Oral Sucrose and Pain Relief for Preterm Infants

Anita Mitchell, RN, PhD, Patricia A. Waltman, RNC, EdD, NNP

Disclosures

Pain Manag Nurs. 2003;4(2) 

In This Article

Abstract and Introduction

Abstract

The frequency of painful procedures performed on preterm infants in the neonatal intensive care unit (NICU) presents a challenge to nurses who are attempting to provide effective pain relief, and to the infants themselves who may suffer adverse consequences in response to repeated painful procedures. One new pain relief intervention under study is the administration of oral sucrose, which may activate endogenous opioid systems within the body. Studies with preterm infants that have examined the use of oral sucrose as an analgesic during heelsticks and venipunctures have shown that sucrose is effective in reducing pain. Sucrose may also be combined with nonnutritive sucking to provide significant pain relief. The use of oral sucrose is now recommended with a wide range of painful procedures in the NICU. Promising results have been observed in studies with both term and preterm infants, but less research has occurred with preterm infants. Additional research is warranted to determine the most effective approaches for the administration of sucrose, to examine the effectiveness of sucrose with additional types of painful procedures, and to examine the effects of long-term repeated use of sucrose.

Introduction

Preterm infants need effective pain management during and after the frequent painful procedures that are performed in neonatal intensive care units (NICUs). It is a challenge for nurses who work in these areas to provide comfort to infants and to prevent and relieve pain during diagnostic and therapeutic procedures. The American Academy of Pediatrics (2000) states that "despite the advances in pain assessment and management, prevention and treatment of unnecessary pain attributable to anticipated noxious stimuli remain limited" (p. 2).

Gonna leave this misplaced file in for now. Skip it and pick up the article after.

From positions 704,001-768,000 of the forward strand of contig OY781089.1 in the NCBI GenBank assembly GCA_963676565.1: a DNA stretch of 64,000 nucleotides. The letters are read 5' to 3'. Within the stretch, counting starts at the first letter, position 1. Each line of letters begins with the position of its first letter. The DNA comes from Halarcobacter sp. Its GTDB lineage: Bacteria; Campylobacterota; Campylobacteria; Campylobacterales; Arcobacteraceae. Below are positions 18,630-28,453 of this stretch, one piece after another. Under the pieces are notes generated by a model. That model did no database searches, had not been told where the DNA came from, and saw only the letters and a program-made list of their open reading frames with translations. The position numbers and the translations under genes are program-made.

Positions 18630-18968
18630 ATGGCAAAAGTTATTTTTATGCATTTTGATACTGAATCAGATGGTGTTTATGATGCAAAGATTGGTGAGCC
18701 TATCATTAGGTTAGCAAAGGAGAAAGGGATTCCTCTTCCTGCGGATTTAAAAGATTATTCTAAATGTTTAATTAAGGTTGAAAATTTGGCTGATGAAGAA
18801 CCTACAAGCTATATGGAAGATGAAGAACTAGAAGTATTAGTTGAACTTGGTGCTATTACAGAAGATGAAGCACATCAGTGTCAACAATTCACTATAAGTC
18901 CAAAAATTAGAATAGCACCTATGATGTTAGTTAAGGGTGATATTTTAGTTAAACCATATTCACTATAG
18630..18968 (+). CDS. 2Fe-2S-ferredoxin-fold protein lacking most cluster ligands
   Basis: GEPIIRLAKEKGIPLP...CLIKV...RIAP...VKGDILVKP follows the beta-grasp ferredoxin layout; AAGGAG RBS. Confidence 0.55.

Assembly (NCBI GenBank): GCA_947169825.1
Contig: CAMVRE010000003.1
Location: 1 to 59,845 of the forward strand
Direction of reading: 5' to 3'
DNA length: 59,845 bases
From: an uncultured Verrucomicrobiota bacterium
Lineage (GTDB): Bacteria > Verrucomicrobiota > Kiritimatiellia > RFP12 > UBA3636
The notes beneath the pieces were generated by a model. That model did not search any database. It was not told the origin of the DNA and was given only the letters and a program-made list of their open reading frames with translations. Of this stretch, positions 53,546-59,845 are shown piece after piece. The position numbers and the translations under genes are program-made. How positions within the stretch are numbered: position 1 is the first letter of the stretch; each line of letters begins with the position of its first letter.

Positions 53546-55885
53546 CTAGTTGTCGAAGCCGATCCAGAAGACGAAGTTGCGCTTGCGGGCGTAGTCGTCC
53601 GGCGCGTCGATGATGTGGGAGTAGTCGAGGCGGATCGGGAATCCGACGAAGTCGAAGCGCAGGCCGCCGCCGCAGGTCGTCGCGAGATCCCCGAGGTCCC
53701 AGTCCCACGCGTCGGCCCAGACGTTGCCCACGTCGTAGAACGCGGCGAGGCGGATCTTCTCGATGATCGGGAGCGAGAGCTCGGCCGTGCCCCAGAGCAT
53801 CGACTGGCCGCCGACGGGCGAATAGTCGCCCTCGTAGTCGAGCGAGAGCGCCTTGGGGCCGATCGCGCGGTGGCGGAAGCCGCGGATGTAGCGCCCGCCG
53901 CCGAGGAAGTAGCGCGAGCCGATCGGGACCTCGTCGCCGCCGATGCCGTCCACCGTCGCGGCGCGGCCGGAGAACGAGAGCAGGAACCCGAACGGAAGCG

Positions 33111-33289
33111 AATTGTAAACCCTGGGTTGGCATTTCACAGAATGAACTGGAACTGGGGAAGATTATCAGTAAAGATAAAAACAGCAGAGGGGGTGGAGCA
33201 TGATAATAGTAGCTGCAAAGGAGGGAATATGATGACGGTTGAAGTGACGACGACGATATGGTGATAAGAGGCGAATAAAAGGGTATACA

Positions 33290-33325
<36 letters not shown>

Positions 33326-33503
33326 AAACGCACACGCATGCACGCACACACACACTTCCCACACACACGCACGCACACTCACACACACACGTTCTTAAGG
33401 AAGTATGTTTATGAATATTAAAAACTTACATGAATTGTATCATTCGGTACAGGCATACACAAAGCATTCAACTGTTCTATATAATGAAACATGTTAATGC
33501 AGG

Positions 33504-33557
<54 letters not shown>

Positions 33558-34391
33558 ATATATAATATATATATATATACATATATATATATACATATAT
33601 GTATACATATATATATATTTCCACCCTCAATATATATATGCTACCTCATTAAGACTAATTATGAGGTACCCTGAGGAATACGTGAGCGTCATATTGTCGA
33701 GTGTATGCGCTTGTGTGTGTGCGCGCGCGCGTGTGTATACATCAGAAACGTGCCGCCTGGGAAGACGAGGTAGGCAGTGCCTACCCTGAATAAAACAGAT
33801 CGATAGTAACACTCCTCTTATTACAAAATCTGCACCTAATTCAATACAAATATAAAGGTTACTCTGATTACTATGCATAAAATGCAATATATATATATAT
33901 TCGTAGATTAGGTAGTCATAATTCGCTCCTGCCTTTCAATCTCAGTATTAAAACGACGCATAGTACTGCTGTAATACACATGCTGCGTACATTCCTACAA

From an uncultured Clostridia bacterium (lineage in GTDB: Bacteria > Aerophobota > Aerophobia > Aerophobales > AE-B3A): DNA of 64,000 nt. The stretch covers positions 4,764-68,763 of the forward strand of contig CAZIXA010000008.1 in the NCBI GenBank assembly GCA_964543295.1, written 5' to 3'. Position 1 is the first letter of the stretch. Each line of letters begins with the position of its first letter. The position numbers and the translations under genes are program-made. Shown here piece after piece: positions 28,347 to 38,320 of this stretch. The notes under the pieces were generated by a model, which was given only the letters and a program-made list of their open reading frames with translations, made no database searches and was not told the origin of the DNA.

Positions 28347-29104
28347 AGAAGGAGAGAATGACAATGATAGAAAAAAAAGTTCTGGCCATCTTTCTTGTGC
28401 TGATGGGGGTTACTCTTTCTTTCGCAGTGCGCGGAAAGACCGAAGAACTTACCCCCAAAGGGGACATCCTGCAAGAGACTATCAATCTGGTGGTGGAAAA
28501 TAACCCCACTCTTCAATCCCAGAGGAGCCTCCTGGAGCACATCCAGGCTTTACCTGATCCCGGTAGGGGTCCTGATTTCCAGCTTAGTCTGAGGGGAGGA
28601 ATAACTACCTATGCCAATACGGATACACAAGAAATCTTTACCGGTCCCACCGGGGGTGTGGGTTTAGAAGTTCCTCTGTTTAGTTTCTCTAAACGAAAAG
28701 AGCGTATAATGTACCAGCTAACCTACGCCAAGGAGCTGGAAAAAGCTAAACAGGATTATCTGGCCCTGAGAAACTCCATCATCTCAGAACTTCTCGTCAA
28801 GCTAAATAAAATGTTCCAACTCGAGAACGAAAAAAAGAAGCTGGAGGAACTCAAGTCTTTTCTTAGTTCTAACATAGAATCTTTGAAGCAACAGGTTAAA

In recent years, nurses have placed increasing emphasis on developmentally sensitive care for preterm infants, recognizing the unique needs of these infants who may have difficulty coping with extrauterine life. Oral sucrose has been studied extensively in neonates and shows promise as a developmentally appropriate and effective means of relieving pain in preterm infants during procedures. The purpose of this article is to review the literature concerning the use of oral sucrose with preterm infants. This literature review will include physiologic mechanisms of sucrose action, current recommendations for sucrose use, and a critique of published studies involving the use of sucrose with preterm infants.

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